Tim / Stoat & Tim
Added on May 26th, 2009 (4326 views)
Tell us something about yourself.
Name: Tim Rogers. Birth info: secret. :) Reside in: Derby, UK. Job: Technical Director at Eurocom Developments Ltd. Interests are the usual stuff: programming, games, music, reading, etc.
What handle(s) did you use and how did you come up with it/them?
Just my actual name Tim I'm afraid. A lot of people were choosing wacky handles at this time, but that side of things didn't really appeal to me.
What group(s) were you in?
Stoat & Tim.
What roles have you fulfilled?
How long were you active for?
About 1984-88 I think, give or take a couple of years either side.
Tell us about those years and how you got into the scene in the first place.
I started out with a ZX81 when I was at school. I was hanging around the school computer clubs and also computer shops a bit, and I think that's how Stoat & I eventually hooked up. From there we moved onto the C64. We both got onto the Compunet C64 network in the UK using the Commodore modem, and really got into the "scene" from there. There was little in the way of demos around at the time, so we really just started doing things we thought were fun, or people would like, and everything snowballed from there.
Describe a typical day for you in front of the computer.
When I wasn't at school, I'd spend pretty much all of my spare time doing stuff on the C64, either at my house or Stoat's. The work varied from writing games/demos/tools, to just general hacking around, as needed.
Did you personally invent any special techniques or tools to make things easier for you?
Yes, lots of tools! I don't really remember all of them, but they covered a wide range from general data editors/generators, disk/tape utils, compression, audio ripping, graphics editors, text tools, modifying other tools that were around etc. If what you needed didn't exist, you just wrote it on the spot in those days.
When you look at what you did back then, what are you most proud of?
Everything was new and self-taught, so probably just the fact that we stuck at things until we got them working as we wanted. Producing our first game (W.A.R) was a big achievement for us too. Hopefully our C64 work brought enjoyment to some of the C64 owners at the time, and with emulators, perhaps that will continue.
Who were your heroes on the scene and why?
I don't think we really had any scene heroes as such because the scene was so young then. We had lots of peers though, and some of them were producing some really good stuff (Compunet groups, some of the guys in the cracking groups around the world etc.). We did have a fair bit of direct contact with Rob Hubbard though, both through working on games we developed and also demos we created, and he was one of the great C64 people and always a lot of fun to be involved with.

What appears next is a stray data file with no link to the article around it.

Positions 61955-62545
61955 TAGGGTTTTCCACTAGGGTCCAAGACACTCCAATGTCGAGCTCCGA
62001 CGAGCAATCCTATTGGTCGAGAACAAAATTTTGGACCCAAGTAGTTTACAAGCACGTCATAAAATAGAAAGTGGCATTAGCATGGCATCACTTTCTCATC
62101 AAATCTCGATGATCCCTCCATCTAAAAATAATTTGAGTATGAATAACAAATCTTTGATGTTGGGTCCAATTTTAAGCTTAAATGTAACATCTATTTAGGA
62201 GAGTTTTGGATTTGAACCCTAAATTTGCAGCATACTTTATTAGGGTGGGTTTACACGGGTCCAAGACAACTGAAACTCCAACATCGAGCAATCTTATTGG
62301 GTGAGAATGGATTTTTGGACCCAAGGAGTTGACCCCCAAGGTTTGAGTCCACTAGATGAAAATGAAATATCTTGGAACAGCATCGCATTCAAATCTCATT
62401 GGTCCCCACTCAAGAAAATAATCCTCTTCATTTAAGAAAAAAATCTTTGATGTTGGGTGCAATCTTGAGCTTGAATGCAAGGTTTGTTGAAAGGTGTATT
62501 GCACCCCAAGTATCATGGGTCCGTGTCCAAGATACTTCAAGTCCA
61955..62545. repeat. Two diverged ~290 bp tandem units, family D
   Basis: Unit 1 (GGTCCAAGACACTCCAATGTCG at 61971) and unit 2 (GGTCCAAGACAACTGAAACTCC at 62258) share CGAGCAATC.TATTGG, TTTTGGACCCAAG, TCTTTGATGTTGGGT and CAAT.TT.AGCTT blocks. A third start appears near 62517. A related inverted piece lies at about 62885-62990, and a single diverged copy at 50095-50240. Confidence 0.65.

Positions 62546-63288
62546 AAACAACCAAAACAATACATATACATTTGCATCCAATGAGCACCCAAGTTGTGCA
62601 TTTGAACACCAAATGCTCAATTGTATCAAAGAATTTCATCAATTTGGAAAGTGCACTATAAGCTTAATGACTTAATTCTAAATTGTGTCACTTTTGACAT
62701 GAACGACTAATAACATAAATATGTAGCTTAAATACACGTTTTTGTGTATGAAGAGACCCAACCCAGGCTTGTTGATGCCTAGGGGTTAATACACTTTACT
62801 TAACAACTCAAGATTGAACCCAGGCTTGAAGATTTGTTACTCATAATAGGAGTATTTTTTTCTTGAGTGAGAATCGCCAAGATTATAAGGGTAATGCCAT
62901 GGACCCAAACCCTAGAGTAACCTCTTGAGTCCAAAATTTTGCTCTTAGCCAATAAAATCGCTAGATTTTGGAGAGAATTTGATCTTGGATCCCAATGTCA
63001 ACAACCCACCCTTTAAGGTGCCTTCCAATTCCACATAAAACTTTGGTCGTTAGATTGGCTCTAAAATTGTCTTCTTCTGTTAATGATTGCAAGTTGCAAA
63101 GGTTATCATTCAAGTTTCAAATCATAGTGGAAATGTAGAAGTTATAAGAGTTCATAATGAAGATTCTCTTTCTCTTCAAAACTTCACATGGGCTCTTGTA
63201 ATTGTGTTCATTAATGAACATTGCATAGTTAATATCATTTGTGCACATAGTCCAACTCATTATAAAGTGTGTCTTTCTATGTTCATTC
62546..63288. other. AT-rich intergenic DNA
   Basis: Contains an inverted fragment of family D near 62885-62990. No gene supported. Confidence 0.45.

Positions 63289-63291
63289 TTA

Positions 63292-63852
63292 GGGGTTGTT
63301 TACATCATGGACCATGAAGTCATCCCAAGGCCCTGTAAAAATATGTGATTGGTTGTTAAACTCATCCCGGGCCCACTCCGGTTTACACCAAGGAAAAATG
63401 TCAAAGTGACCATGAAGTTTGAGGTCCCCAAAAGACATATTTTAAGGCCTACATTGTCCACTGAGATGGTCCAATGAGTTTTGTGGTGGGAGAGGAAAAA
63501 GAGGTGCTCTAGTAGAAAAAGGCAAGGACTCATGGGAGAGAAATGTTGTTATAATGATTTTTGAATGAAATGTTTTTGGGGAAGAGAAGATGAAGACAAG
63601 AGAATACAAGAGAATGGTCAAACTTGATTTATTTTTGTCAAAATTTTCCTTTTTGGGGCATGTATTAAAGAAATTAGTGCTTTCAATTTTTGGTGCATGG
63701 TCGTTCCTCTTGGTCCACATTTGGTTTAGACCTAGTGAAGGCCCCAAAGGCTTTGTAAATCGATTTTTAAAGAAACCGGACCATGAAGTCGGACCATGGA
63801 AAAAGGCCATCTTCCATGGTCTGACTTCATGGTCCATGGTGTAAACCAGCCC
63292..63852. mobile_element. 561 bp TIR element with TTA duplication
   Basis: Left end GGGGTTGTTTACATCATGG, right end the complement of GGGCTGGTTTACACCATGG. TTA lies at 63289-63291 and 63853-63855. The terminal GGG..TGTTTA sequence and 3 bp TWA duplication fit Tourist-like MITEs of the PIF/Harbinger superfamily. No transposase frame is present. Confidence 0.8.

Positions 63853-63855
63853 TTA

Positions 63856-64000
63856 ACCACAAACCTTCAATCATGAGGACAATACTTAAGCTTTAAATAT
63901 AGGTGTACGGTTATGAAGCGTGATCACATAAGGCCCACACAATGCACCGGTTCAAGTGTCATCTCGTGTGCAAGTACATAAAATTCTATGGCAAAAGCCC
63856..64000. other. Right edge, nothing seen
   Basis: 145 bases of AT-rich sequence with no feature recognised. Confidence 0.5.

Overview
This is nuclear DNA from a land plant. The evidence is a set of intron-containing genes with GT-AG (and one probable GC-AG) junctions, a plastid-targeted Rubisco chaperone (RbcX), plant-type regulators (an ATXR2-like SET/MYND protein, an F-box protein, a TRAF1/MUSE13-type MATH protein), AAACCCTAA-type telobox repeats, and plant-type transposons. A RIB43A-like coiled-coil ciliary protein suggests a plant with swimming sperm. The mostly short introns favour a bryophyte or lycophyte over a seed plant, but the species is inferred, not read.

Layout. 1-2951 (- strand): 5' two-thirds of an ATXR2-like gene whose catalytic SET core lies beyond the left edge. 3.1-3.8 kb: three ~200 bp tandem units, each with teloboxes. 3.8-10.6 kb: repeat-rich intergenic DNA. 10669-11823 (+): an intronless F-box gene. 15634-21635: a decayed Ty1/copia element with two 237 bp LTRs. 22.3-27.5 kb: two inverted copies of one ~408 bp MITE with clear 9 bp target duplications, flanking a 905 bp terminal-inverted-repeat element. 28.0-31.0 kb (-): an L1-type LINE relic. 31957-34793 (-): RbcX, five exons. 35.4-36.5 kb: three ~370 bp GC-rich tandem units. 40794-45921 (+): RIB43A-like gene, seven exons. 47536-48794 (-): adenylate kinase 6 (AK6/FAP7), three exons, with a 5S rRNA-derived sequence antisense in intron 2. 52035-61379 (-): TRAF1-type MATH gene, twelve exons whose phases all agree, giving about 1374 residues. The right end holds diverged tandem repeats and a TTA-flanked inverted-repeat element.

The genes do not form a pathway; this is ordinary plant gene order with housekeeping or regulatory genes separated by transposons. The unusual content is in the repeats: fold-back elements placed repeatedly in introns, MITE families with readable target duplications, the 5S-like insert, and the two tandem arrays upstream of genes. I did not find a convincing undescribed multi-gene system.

What, for you, was the coolest thing ever invented on the C64?
Probably fast loaders. :) Demo-wise though, it would probably have to be some of the more advanced scrolling techniques which are quite impressive in going beyond the C64's design parameters.
Did you go to any copy-parties, meetings or tradeshows?
We went to quite a few tradeshows and they were usually pretty good. We went to a few copy parties at the time too, and they were always fun.
In your opinion, what was the scene all about?
I think it was a mixture of a technical community pushing the C64 and having fun with it, and also trying to out-do the other groups of the time in a friendly but competitive way.
What were the particular highlights for you?
I can't think of anything in particular off-hand, most things were good fun from what I can remember though.
Any cool stories to share with us?
Too many to remember. :) One that sticks in my mind: we lived near Jeff Minter at the time, and Stoat was pretty good friends with him. I remember we were at Jeff's house as he unboxed his first Amiga that Commodore had sent him. We were all drooling over the bouncing ball demo.
Are you still in contact with any old C64 people today?
Sure! I work with quite a few every day: Mat Sneap (Mat & Psy), Neil Baldwin (Demon), Hugh Binns, Ian Denny (God & Hake), Lars Verhoeff, and Mark Gornall.
When did you get your C64 and do you still have it lying around somewhere?
I don't actually remember when I got my first C64. It just sort of appeared one day and I started doing stuff on it. It might have belonged to my brother. Sadly, I don't have any of my old C64 hardware any more, it just seemed to vanish over the years, though I think I still have a few emulator images of various programs, tools, etc. somewhere.
Was the C64 really as special as we like to think it was?
Yes, I think it was. I think the graphics, audio and memory capacity were way ahead of the other machines around at the time and that enabled a big jump in the complexity of what could be created on it. It was a lot of fun and a privilege to be involved in those early days of the C64 and the people in the scene.
When can we expect to see some new C64 output from you? :)
Right now. :)
1 POKE 49152,56
2 POKE 49153,238
3 POKE 49154,32
4 POKE 49155,208
5 POKE 49156,176
6 POKE 49157,251
7 SYS 49152
Do you have a message for your old contacts and/or anyone reading this?
Scrolly greetz to you all. :)
back to the list of available interviews